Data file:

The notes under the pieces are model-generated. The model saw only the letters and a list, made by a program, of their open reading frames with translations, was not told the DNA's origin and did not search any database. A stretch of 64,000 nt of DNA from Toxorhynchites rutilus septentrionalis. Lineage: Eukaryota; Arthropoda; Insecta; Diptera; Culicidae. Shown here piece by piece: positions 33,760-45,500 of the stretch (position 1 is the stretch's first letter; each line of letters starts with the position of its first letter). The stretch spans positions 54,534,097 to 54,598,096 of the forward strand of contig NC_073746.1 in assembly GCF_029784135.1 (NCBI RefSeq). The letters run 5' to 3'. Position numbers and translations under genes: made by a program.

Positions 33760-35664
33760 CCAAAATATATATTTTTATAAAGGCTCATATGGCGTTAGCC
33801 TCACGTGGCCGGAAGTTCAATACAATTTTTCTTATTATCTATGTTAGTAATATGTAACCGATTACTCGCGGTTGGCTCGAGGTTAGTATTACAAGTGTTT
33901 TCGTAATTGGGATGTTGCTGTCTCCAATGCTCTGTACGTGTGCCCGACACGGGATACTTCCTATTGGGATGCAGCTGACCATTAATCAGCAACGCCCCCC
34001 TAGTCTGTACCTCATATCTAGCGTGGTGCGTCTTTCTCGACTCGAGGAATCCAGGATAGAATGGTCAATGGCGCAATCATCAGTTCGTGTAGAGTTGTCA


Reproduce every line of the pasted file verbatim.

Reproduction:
The notes under the pieces are model-generated. The model saw only the letters and a list, made by a program, of their open reading frames with translations, was not told the DNA's origin and did not search any database. A stretch of 64,000 nt of DNA from Toxorhynchites rutilus septentrionalis. Lineage: Eukaryota; Arthropoda; Insecta; Diptera; Culicidae. Shown here piece by piece: positions 33,760-45,500 of the stretch (position 1 is the stretch's first letter; each line of letters starts with the position of its first letter). The stretch spans positions 54,534,097 to 54,598,096 of the forward strand of contig NC_073746.1 in assembly GCF_029784135.1 (NCBI RefSeq). The letters run 5' to 3'. Position numbers and translations under genes: made by a program.

Positions 33760-35664
33760 CCAAAATATATATTTTTATAAAGGCTCATATGGCGTTAGCC
33801 TCACGTGGCCGGAAGTTCAATACAATTTTTCTTATTATCTATGTTAGTAATATGTAACCGATTACTCGCGGTTGGCTCGAGGTTAGTATTACAAGTGTTT
33901 TCGTAATTGGGATGTTGCTGTCTCCAATGCTCTGTACGTGTGCCCGACACGGGATACTTCCTATTGGGATGCAGCTGACCATTAATCAGCAACGCCCCCC
34001 TAGTCTGTACCTCATATCTAGCGTGGTGCGTCTTTCTCGACTCGAGGAATCCAGGATAGAATGGTCAATGGCGCAATCATCAGTTCGTGTAGAGTTGTCA